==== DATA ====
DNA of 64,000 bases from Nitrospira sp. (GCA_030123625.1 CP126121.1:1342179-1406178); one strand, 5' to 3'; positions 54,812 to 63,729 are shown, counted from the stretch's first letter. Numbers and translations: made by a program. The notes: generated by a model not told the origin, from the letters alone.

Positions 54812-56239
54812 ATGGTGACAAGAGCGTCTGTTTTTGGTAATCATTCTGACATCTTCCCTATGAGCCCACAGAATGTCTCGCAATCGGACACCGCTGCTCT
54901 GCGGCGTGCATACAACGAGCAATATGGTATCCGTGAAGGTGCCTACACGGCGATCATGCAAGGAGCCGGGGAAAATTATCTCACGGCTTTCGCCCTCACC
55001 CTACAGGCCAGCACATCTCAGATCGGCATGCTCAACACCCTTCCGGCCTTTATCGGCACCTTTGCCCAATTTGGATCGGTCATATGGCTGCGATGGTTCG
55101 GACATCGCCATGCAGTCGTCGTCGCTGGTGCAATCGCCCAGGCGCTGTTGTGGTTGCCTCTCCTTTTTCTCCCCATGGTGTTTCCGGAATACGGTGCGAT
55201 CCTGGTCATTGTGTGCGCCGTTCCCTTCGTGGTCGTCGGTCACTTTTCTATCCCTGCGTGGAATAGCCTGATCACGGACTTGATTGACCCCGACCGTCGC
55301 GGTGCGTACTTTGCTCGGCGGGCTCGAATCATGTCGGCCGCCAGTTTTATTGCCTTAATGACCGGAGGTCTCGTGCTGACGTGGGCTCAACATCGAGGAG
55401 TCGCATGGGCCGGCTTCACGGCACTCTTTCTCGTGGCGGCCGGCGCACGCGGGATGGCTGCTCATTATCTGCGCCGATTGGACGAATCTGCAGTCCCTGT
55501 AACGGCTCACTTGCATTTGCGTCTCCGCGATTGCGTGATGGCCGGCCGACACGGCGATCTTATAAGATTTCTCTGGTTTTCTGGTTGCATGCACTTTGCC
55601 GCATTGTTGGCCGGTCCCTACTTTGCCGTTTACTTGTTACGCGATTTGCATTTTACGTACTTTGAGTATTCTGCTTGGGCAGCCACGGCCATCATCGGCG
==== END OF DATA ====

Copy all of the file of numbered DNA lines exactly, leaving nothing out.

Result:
DNA of 64,000 bases from Nitrospira sp. (GCA_030123625.1 CP126121.1:1342179-1406178); one strand, 5' to 3'; positions 54,812 to 63,729 are shown, counted from the stretch's first letter. Numbers and translations: made by a program. The notes: generated by a model not told the origin, from the letters alone.

Positions 54812-56239
54812 ATGGTGACAAGAGCGTCTGTTTTTGGTAATCATTCTGACATCTTCCCTATGAGCCCACAGAATGTCTCGCAATCGGACACCGCTGCTCT
54901 GCGGCGTGCATACAACGAGCAATATGGTATCCGTGAAGGTGCCTACACGGCGATCATGCAAGGAGCCGGGGAAAATTATCTCACGGCTTTCGCCCTCACC
55001 CTACAGGCCAGCACATCTCAGATCGGCATGCTCAACACCCTTCCGGCCTTTATCGGCACCTTTGCCCAATTTGGATCGGTCATATGGCTGCGATGGTTCG
55101 GACATCGCCATGCAGTCGTCGTCGCTGGTGCAATCGCCCAGGCGCTGTTGTGGTTGCCTCTCCTTTTTCTCCCCATGGTGTTTCCGGAATACGGTGCGAT
55201 CCTGGTCATTGTGTGCGCCGTTCCCTTCGTGGTCGTCGGTCACTTTTCTATCCCTGCGTGGAATAGCCTGATCACGGACTTGATTGACCCCGACCGTCGC
55301 GGTGCGTACTTTGCTCGGCGGGCTCGAATCATGTCGGCCGCCAGTTTTATTGCCTTAATGACCGGAGGTCTCGTGCTGACGTGGGCTCAACATCGAGGAG
55401 TCGCATGGGCCGGCTTCACGGCACTCTTTCTCGTGGCGGCCGGCGCACGCGGGATGGCTGCTCATTATCTGCGCCGATTGGACGAATCTGCAGTCCCTGT
55501 AACGGCTCACTTGCATTTGCGTCTCCGCGATTGCGTGATGGCCGGCCGACACGGCGATCTTATAAGATTTCTCTGGTTTTCTGGTTGCATGCACTTTGCC
55601 GCATTGTTGGCCGGTCCCTACTTTGCCGTTTACTTGTTACGCGATTTGCATTTTACGTACTTTGAGTATTCTGCTTGGGCAGCCACGGCCATCATCGGCG